I complained to Liz, who was here last weekend (wonderful, inspiring talk! slides here, video there) that I was getting bored with the election debates, of which there have been many, and she said, “So have fun! Make some memes!” Continue Reading →
For quite a while, I’ve been meaning to put my application for full professor online. Here it is.
I had never seen an example of an application for promotion to full professor when I submitted my own application, in September 2009. The process was veiled in secrecy, it seemed. The criteria were clear, sort of: in Norway you have to have a PhD (of course) and then the equivalent again to merit a full professorship, and any associate professor with a permanent job at a Norwegian university can apply, you don’t have to wait for a chair to be available as in some countries.
So I had no idea what a professor application should look like. There were no mentorship programs, no annual talks on what was expected and how to prepare an application, no other professors happily sharing their applications. There were brief guidelines, similar to these 2012 ones, but nothing that seemed very specific. Instead I found blog posts from US academics on how they were preparing their tenure binders, and so I decided to copy that model, and actually use a binder. I filled it with sections on research, teaching and outreach, each with a selection of material. I spent an hour in the university bookshop deciding which colour binder to use, and opted for a dark, rich pinkish-purple: feminine yet very serious. I photocopied five copies of ten publications, put it all in a big cardboard box along with five copies of the book I wrote and the book I co-edited and lugged it all over to the Faculty of Humanities administration.
Uncharacteristically, I didn’t blog it. I was too nervous my application would be rejected. And nobody ever talks about their professor applications. It seemed as though it was taboo, and so I didn’t.
But four years later I’m annoyed to see how closed the process still is. So I’m putting my whole application online so anyone else who wonders what a Norwegian application for full professor looks like can see. I still haven’t seen more than a couple of other applications, so I’ve no idea whether this is a typical or even a particularly good application, but I did receive my full professorship from an international jury of my peers (or rather, of people who had already been full professors for several years), so it must have been good enough! And I’ll include the evaluation report too so you can judge for yourself. I’m not including all the publications or all the articles and course descriptions and so on that were in the teaching and outreach sections, but the table of contents should give you a pretty good idea of what I put in there. Here are links to PDFs of the documents I wrote specifically for the application:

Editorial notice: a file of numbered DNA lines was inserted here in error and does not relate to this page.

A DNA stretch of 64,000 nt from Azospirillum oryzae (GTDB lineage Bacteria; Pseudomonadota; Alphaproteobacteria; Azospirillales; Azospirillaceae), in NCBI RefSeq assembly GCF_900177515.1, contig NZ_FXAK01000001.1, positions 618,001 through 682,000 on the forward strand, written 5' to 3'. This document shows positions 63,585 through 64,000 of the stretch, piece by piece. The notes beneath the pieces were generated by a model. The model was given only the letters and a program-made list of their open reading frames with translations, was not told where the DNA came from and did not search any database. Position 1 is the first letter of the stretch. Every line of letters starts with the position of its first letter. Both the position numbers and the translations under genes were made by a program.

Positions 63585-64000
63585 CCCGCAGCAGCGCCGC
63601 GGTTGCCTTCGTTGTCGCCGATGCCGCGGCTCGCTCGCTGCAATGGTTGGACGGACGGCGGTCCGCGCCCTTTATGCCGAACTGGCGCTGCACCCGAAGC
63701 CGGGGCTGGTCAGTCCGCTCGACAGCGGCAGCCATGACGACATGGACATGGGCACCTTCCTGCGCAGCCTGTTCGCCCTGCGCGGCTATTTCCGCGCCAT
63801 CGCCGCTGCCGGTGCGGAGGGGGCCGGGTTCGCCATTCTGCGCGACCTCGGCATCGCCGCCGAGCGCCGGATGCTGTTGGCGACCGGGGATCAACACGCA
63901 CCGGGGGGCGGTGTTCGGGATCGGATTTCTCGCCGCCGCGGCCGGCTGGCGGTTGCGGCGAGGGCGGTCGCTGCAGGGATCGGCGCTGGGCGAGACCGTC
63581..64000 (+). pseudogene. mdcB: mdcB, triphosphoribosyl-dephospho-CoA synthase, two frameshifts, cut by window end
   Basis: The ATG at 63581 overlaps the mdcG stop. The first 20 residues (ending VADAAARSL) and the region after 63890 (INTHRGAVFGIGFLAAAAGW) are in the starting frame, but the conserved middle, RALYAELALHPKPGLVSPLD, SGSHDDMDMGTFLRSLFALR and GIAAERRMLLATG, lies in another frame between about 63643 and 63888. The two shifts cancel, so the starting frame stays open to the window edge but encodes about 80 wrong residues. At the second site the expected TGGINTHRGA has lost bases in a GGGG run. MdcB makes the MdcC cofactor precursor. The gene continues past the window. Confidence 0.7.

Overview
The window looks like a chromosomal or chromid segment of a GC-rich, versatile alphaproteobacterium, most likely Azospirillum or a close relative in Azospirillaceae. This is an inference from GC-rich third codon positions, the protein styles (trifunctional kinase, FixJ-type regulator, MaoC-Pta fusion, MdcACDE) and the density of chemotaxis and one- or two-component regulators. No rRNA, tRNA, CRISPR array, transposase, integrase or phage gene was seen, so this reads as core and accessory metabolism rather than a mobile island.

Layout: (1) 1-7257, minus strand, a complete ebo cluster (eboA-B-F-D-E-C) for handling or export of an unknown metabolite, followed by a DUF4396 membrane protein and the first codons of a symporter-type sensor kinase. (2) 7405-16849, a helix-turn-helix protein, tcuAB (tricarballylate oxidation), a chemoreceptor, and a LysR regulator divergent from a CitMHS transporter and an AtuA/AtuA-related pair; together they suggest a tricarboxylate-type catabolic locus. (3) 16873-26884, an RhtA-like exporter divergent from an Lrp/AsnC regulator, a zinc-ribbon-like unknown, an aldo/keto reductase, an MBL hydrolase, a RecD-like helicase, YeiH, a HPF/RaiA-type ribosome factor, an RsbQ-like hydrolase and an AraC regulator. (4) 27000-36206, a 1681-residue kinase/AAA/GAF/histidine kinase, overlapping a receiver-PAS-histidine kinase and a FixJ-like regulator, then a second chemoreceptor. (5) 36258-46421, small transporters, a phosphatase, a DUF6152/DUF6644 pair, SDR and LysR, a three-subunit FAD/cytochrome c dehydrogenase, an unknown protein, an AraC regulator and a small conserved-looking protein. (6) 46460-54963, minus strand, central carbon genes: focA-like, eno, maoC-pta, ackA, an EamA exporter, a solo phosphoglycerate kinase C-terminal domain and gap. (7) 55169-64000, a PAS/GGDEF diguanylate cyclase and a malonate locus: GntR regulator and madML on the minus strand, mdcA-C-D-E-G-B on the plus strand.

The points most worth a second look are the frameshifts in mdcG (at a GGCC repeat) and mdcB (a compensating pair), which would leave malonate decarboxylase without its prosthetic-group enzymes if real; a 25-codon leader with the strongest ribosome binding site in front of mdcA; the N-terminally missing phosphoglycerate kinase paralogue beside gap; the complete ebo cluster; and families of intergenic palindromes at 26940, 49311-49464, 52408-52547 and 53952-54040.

- Professor application form
And here is the evaluation report so you can see how the committee received it and what they emphasized. It’s in Norwegian, but most people applying for a professorship in Norway can probably stumble their way through it, and I expect Google translate will get you some of the content. Now, my field is digital culture, which doesn’t exist as such at other Norwegian universities. They sent my application to the media department at the University of Oslo. So this may all vary in other fields, I really don’t know!
Best of luck if you’re applying!
“I saw two aeroplanes dropping bombs over our preschool,” Jessie told me. “No planes have dropped bombs over Bergen since grandma was a baby,” I said. “That only happens in wartime, and luckily there haven’t been wars here for a very long time.”
“But E’s little sister is in hospital because a bomb took away her legs,” Jessie continued seriously. E’s mother told me yesterday about E’s imaginary little sister. It took me a while to realize that the imaginary little sister with the amputated legs and the bombs over the preschool represent these five-year-olds’ way of dealing with a very real, though in some ways distant threat: this is how news of the Boston bombings filters into children’s awareness. Doesn’t help that she didn’t hear it at home. I don’t think she heard it at home. Maybe she heard us talking when we weren’t thinking of her listening.
I can keep telling her that wars are all very far away. But bombs and danger aren’t necessarily.
Mostly, I agree with this cartoon that’s been making the rounds on Reddit and Facebook. But sometimes, turning off the television is not enough.